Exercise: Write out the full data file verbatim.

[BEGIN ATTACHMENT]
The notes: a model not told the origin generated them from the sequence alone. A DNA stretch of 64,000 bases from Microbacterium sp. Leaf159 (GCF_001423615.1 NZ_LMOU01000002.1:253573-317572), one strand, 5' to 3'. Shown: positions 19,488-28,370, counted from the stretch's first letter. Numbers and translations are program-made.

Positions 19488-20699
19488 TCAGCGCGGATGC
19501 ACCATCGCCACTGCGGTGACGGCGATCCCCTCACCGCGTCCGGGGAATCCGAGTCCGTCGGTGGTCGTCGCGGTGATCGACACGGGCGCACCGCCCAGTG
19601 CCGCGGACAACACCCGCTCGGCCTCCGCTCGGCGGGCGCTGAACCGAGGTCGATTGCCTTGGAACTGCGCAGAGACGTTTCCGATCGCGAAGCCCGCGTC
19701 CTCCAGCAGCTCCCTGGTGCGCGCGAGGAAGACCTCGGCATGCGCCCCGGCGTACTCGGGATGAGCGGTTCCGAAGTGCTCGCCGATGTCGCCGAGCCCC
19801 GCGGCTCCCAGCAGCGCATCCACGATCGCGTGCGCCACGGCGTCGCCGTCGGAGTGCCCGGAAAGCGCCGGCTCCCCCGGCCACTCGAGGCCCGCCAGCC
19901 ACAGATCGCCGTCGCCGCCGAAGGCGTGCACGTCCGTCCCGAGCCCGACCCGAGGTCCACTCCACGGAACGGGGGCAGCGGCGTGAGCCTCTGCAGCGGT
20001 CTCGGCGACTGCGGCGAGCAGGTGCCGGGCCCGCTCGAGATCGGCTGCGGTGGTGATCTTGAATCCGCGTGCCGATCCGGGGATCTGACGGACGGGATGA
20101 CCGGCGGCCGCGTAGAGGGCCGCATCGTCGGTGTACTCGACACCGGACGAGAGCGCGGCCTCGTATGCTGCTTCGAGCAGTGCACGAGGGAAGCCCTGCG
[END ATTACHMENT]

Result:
The notes: a model not told the origin generated them from the sequence alone. A DNA stretch of 64,000 bases from Microbacterium sp. Leaf159 (GCF_001423615.1 NZ_LMOU01000002.1:253573-317572), one strand, 5' to 3'. Shown: positions 19,488-28,370, counted from the stretch's first letter. Numbers and translations are program-made.

Positions 19488-20699
19488 TCAGCGCGGATGC
19501 ACCATCGCCACTGCGGTGACGGCGATCCCCTCACCGCGTCCGGGGAATCCGAGTCCGTCGGTGGTCGTCGCGGTGATCGACACGGGCGCACCGCCCAGTG
19601 CCGCGGACAACACCCGCTCGGCCTCCGCTCGGCGGGCGCTGAACCGAGGTCGATTGCCTTGGAACTGCGCAGAGACGTTTCCGATCGCGAAGCCCGCGTC
19701 CTCCAGCAGCTCCCTGGTGCGCGCGAGGAAGACCTCGGCATGCGCCCCGGCGTACTCGGGATGAGCGGTTCCGAAGTGCTCGCCGATGTCGCCGAGCCCC
19801 GCGGCTCCCAGCAGCGCATCCACGATCGCGTGCGCCACGGCGTCGCCGTCGGAGTGCCCGGAAAGCGCCGGCTCCCCCGGCCACTCGAGGCCCGCCAGCC
19901 ACAGATCGCCGTCGCCGCCGAAGGCGTGCACGTCCGTCCCGAGCCCGACCCGAGGTCCACTCCACGGAACGGGGGCAGCGGCGTGAGCCTCTGCAGCGGT
20001 CTCGGCGACTGCGGCGAGCAGGTGCCGGGCCCGCTCGAGATCGGCTGCGGTGGTGATCTTGAATCCGCGTGCCGATCCGGGGATCTGACGGACGGGATGA
20101 CCGGCGGCCGCGTAGAGGGCCGCATCGTCGGTGTACTCGACACCGGACGAGAGCGCGGCCTCGTATGCTGCTTCGAGCAGTGCACGAGGGAAGCCCTGCG